Personal statement advice from a student
Our student vlogger Claire has put together a video guide to writing your personal statement - from knowing how to what to include to making sure you stand out from the crowd.
1. Start your statement as a Word document
Whilst you can write your personal statement on the UCAS website, we don't recommend it. The UCAS website has a tendency to time out, meaning you could lose all your work. Write it in a Word document instead so your work is safe.
Plus, Word has the added benefit of spell check!
Read through your work yourself and also ask someone else to read it for you. It's easy to miss mistakes when you're reading your own work but someone else should be able to spot them easily.
3. Be sure to stand out from the crowd
Admissions tutors might be reading hundreds of personal statements a day! Make sure yours is unique and tells the story that inspired you to study your course of choice.
4. Include both life and work experiences
Just because something isn't academic or related to school, doesn't mean you can't put it into your personal statement. If something in life or work has taught you skills that will be important on your course or in your future career, make sure to include it.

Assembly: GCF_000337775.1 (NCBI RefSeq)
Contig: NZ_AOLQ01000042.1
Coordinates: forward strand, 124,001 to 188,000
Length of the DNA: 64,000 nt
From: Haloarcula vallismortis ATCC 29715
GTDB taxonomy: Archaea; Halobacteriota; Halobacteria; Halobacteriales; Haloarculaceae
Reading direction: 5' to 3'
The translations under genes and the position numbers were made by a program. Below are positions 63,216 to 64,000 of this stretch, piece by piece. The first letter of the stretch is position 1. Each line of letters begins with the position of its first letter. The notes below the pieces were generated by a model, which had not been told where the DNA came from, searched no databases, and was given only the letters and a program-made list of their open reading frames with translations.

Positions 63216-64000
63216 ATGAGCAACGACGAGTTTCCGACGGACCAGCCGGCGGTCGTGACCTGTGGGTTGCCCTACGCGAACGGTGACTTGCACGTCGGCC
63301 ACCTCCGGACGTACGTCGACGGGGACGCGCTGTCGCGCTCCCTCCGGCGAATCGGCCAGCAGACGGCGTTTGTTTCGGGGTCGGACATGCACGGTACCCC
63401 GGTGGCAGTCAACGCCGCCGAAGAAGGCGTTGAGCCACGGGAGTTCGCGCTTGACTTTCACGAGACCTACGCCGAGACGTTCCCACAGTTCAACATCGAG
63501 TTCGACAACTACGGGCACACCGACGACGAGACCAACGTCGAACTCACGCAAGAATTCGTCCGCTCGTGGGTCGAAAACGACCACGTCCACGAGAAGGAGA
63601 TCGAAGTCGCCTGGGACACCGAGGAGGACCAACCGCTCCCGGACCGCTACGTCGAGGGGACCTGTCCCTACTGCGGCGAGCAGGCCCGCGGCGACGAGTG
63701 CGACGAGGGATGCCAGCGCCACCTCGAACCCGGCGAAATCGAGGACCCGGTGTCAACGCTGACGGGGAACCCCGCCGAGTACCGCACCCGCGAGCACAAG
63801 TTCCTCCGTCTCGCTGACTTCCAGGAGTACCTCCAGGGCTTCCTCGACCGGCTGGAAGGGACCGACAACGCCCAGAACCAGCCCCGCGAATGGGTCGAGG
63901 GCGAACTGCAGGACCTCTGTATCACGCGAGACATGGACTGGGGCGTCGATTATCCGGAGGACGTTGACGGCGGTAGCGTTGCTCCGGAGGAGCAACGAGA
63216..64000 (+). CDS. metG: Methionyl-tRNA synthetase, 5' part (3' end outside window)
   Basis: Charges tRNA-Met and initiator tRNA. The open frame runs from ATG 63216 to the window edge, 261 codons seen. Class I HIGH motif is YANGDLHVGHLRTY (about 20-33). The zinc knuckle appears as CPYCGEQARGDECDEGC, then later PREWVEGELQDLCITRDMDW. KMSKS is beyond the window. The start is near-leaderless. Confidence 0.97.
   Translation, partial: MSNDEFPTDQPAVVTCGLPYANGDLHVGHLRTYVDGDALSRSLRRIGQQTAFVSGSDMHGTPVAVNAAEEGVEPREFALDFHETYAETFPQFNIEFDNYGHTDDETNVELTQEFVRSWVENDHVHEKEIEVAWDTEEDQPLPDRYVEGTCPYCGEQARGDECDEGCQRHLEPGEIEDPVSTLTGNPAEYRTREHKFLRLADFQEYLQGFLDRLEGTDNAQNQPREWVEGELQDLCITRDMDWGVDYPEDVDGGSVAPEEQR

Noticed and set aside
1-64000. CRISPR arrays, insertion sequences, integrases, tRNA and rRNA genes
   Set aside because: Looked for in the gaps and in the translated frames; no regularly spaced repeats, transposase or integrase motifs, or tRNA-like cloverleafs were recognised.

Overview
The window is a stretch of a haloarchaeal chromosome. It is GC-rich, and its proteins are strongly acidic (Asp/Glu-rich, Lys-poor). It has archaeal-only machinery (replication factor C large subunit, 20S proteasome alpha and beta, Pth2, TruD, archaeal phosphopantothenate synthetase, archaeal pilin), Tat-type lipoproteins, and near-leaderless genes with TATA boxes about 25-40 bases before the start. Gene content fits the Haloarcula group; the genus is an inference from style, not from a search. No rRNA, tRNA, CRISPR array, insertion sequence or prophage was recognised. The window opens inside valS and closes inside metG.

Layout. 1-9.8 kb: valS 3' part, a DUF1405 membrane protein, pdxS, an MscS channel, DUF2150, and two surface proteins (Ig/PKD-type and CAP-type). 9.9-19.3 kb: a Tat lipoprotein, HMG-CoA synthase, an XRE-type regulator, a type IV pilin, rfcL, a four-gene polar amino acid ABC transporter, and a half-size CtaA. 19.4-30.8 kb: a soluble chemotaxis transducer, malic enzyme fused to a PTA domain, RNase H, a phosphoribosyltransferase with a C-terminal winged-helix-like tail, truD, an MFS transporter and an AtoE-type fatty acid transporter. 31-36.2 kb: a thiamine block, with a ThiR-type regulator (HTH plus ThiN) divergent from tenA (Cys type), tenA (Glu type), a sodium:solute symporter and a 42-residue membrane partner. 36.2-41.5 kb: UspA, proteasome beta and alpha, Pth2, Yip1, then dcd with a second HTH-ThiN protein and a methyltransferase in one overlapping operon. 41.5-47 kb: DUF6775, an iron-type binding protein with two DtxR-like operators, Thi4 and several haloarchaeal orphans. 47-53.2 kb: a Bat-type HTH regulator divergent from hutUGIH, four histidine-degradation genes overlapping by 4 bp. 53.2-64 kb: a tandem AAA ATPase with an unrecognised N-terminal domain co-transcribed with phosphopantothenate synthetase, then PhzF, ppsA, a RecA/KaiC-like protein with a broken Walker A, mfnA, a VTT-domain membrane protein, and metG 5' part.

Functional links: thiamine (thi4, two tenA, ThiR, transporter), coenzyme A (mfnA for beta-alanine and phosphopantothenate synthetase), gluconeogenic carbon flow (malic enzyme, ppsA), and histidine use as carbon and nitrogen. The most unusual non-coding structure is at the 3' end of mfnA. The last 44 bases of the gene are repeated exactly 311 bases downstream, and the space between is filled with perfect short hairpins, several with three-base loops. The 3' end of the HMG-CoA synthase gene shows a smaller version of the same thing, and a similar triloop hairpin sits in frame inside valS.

5. Don't mention where you are applying
You only have one personal statement but you may be applying to up to five universities, make sure not to show favouritism in your writing (even if you do secretly have a favourite!).
6. Mention goals and ambitions
Admissions tutors want to know how this course will help you in your future career. Show them that you want to aim high and talk about your goals after university.
7. Make sure that your writing flows
You might have lots of ideas that are difficult to organise into structured paragraphs, but try to make sure your writing flows and that everything has a place in your personal statement.
It might help to put headers over each paragraph and then remove these before you upload your personal statement to UCAS.
8. Be passionate and sell yourself
This is your chance to show your enthusiasm for your chosen subject. Tutors don't want people who aren't bothered on their course! They want students who are engaged and interested in the subject.
9. Talk about what you do in your spare time
Volunteering, work experience, wider reading - it's all relevant and key to show that you're passionate and want to learn more.
10. If you're an International student...
Talk about why you want to study in the UK instead of in your home country, as well as why your chosen subject interests you.